Abuse victims often feel that they are alone, and isolation is a significant component of the abuse. When others speak out, they become empowered to speak out as well. This creates a chain reaction that encourages society to listen and positive changes to occur, says Jay Ostrich.

Jay Ostrich is District Director for U.S. Congressman Scott Perry (PA-10) and a major in the 193rd Special Operations Wing of the National Guard. He is a combat veteran, having served in the Air Force during Operation Iraqi Freedom, and a combat journalist. He is a graduate of Governor Mifflin High School in Shillington, Pa., the University of Arizona, and the U.S. Air Force Academy of Military Science. Jay Ostrich also attended the Villanova School of Law.

Bill Authorizes VA to Provide Stellate Ganglion Block to Some Sufferers, Jay Ostrich Says

House Bill 5648 authorizes the Veterans Administration to use injections to anesthetize a collection of nerves known as the stellate ganglion as a Post Traumatic Stress Disorder (PTSD) treatment. That bill is currently being considered in the House Veterans’ Affairs Subcommittee on Health. Jay Ostrich, a combat veteran helped advocate for the bill. The bill provides that the Secretary of the VA will furnish the block to

  • any veteran enrolled in the VA Health System
  • who has been diagnosed with PTSD and
  • who has elected to receive the treatment after their physician has informed them of the risks and benefits.

The stellate ganglion is found near the base of the neck. Physicians have used a stellate ganglion block (SGB) for many years to diagnose and manage pain in the neck, chest, or arms. Now researchers believe that SGB can relieve severe PTSD symptoms such as hyperarousal, exaggerated startle responses, and anxiety. Veterans who have received SGB for nerve pain have reported its effectiveness in also reducing anxiety and hypervigilance, Jay Ostrich says.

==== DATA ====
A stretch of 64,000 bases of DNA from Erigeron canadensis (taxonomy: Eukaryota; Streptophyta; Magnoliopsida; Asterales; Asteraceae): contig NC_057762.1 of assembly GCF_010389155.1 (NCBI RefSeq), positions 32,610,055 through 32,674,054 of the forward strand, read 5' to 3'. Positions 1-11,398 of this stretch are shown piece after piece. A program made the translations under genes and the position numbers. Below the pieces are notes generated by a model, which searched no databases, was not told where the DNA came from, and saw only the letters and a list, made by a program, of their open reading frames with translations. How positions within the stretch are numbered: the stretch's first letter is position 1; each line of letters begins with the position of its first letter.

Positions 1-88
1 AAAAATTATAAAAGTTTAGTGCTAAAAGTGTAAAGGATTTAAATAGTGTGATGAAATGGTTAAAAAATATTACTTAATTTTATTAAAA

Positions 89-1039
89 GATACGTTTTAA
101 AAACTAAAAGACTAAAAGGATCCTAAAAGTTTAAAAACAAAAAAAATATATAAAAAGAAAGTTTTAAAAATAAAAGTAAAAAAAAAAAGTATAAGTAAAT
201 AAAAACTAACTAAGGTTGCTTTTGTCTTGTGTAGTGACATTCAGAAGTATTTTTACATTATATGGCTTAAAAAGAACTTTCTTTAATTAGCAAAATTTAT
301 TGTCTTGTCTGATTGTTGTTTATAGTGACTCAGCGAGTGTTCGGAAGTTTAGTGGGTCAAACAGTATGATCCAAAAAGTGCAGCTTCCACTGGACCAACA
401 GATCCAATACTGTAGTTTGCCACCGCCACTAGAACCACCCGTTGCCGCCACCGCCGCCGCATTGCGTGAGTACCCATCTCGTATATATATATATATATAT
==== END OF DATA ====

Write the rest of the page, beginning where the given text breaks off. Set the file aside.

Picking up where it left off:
The patient receives a local anesthetic or is sedated when receiving the SGB. During the procedure, a doctor uses an X-ray or ultrasound to guide them to the spot where a fine needle injects the anesthetic. SGB may reduce anxiety enough to allow the patient to benefit from traditional treatments such as talk therapy, says Jay Ostrich. SGB does not work for everyone, but it is a promising procedure for those veterans whose PTSD has not responded well to other treatments, says Jay Ostrich. SGB has very few severe side effects when performed by a trained clinician, Jay Ostrich says.

Jay Ostrich joined the Air Force in response to the terrorist attacks on Sept. 11, 2001. At 32, he was the oldest member of his Boot Camp class.  Jay Ostrich served at the U.S. Embassy in Baghdad in the Media Operations Center during Operation Iraqi Freedom and then served another combat tour throughout East Africa fighting violent extremist organizations in Operation Enduring Freedom.  His work appeared in the New York Times, and he was a chief spokesperson for Combined Joint Task Force, Horn of Africa (CJTF-HOA) while stationed in Djibouti.  Jay Ostrich was a combat journalist who has received several awards for his writing, including Air Force Feature Writer of the Year once and National Guard Bureau Feature Writer of the Year three times. He continues to serve in the Air National Guard as a major in the 193rd Special Operations Wing. Jay Ostrich is a graduate of the University of Arizona, Villanova School of Law, and the U.S. Air Force Academy of Military Science, and is an advocate for survivors of domestic violence and an active public speaker advocating for innovative, compassionate treatment for PTSD.